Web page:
Your Rights As A Renter In Australia During The Coronavirus Pandemic

Your Rights As A Renter In Australia During The Coronavirus Pandemic

Renters in NSW during the coronavirus pandemic

While politicians are rightly concerned about the impact on the economy of the coronavirus pandemic, the real rubber hits the road for us when it comes to paying bills. And for about a third of us, coming up with the rent when jobs are being shed at a prodigious rate is a massive problem. Where do you stand as a renter in these trying times?

The first thing is that there’s good news.

Earlier this week the National Cabinet, made up of the state premiers, territory chief ministers and the prime minister enacted measures to protect tenants who are facing financial hardship because of the coronavirus. The national cabinet said that tenants cannot be evicted if they have financial hardship caused by the pandemic.

However, tenancy laws are state-based so the national cabinet couldn’t make laws to protect renters and landlords. So, you need to look at what’s happening in your specific state or territory to know where you stand when it comes to paying rent when you’re under financial hardship caused by the coronavirus pandemic.

The good news is that there are reports all around the country of landlords either suspending or discounting rent. But the states and territories are also moving to support renters and landlords, both residential and commercial, at this time.

However, at this time, it’s important to understand that no laws have been changed or enacted to protect renters. That may come but at the moment, renters are subject to the same rules and laws when it comes to paying on time.

Tasmania is leading the way for renters during the coronavirus pandemic

The Apple Isle is already debating legislation to protect renters.

It’s been reported there would be no effect to eviction notices for a renter for 120 days, with an extension for a further 90 days in exceptional circumstances.

So, potentially, a renter who is unable to make rent could be saved from eviction for almost five months.

Renters that can pay their rent don’t get time off – landlords need to eat as well. But for those in genuine hardship, a safety net is being developed.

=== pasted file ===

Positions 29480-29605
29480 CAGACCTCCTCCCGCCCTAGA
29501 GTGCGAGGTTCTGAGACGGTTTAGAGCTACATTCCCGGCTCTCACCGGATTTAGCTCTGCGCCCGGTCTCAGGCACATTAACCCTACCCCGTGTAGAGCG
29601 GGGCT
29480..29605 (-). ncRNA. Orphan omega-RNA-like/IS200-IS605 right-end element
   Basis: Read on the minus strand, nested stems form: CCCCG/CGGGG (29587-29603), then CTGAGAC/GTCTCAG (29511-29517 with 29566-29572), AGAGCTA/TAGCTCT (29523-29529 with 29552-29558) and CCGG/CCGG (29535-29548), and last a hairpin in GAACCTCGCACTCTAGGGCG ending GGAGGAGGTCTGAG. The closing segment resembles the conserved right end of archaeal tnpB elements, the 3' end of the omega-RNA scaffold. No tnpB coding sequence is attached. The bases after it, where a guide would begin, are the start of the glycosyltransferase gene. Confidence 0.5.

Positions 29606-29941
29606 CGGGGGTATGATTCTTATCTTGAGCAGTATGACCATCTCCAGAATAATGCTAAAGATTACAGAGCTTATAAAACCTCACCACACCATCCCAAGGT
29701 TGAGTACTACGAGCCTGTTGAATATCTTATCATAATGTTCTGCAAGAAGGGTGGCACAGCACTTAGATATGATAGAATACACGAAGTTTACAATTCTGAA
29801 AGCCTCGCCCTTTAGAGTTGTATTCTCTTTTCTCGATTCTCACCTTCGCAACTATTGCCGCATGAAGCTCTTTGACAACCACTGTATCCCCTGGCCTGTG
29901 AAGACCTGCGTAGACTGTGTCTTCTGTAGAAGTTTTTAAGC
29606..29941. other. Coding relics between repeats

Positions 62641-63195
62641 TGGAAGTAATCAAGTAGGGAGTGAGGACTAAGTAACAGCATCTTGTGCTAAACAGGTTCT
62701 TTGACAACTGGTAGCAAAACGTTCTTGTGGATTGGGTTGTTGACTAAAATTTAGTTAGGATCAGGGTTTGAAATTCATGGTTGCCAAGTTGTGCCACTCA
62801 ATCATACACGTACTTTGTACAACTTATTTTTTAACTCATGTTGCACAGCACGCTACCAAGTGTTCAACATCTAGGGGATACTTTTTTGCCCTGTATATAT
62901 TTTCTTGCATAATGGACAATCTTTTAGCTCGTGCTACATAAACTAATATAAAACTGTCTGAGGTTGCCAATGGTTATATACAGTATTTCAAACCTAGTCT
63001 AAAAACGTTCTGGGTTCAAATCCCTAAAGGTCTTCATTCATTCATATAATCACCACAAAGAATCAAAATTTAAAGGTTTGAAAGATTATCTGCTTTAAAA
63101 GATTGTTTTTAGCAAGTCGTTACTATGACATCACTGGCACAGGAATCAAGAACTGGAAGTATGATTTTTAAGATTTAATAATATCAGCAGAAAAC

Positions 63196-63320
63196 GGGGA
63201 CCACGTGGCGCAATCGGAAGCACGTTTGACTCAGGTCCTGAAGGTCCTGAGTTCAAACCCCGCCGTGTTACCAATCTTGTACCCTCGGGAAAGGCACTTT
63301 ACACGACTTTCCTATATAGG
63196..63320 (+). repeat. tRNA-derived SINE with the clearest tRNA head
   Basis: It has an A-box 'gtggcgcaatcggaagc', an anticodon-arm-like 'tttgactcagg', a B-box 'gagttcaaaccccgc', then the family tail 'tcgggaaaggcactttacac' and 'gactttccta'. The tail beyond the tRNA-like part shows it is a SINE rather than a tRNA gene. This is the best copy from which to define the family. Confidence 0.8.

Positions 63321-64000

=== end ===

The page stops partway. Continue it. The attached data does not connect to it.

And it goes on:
Victoria boosts support for renters during the coronavirus pandemic

Tenants Victoria is putting out regular updates and says the Victorian government has announced an increase to the Housing Establishment Fund (HEF) and Private Rental Assistance Program (PRAP) funds. These funds assist private and social housing tenants with covering their rent. The funds are distributed through local agencies that can be contacted through Opening Doors on 1800 825 955.

VCAT is still operating for urgent matters as well so renters in dispute with landlords can still have those issues arbitrated.

Information for renters in Northern Territory, South Australia, Western Australia and Queensland

In the Northern Territory, the Darwin Community Legal Services says, in an FAQ that “it is important to know that at this stage nothing about the COVID19 crisis changes anything about your rights and obligations in your tenancy”.

South Australia’s SYC has some information but it boils down to, nothing new has emerged so renters still have the same obligations as before the COVID-19 crisis. They recommend that tenants take a “rent first” approach to payments and that they “enter into a payment plan for their utility bills (electricity, gas, telephone) and/or seek assistance for food from community/charitable organisations”.

Nothing has changed in Western Australia. Tenancy WA is offering online appointments to support renters in difficulty.

Tenants Queensland has a FAQ as well but the advice is similar to other states. Do your best to pay your rent, negotiate with utilities for payment plans and stay in contact with your landlord so they know what’s going on.

Hopefully there is more to come as the situation develops.


    • I did note that steps to protect both renters and landlords are being taken. Clearly, both parties are vulnerable at the moment. Banks are already offering support with payment suspensions for various loan types.

      I’m not sure hw you came to make that comment based on the article. It’s was clearly about the rights of renters. it never impugned that landlords were “evil”.

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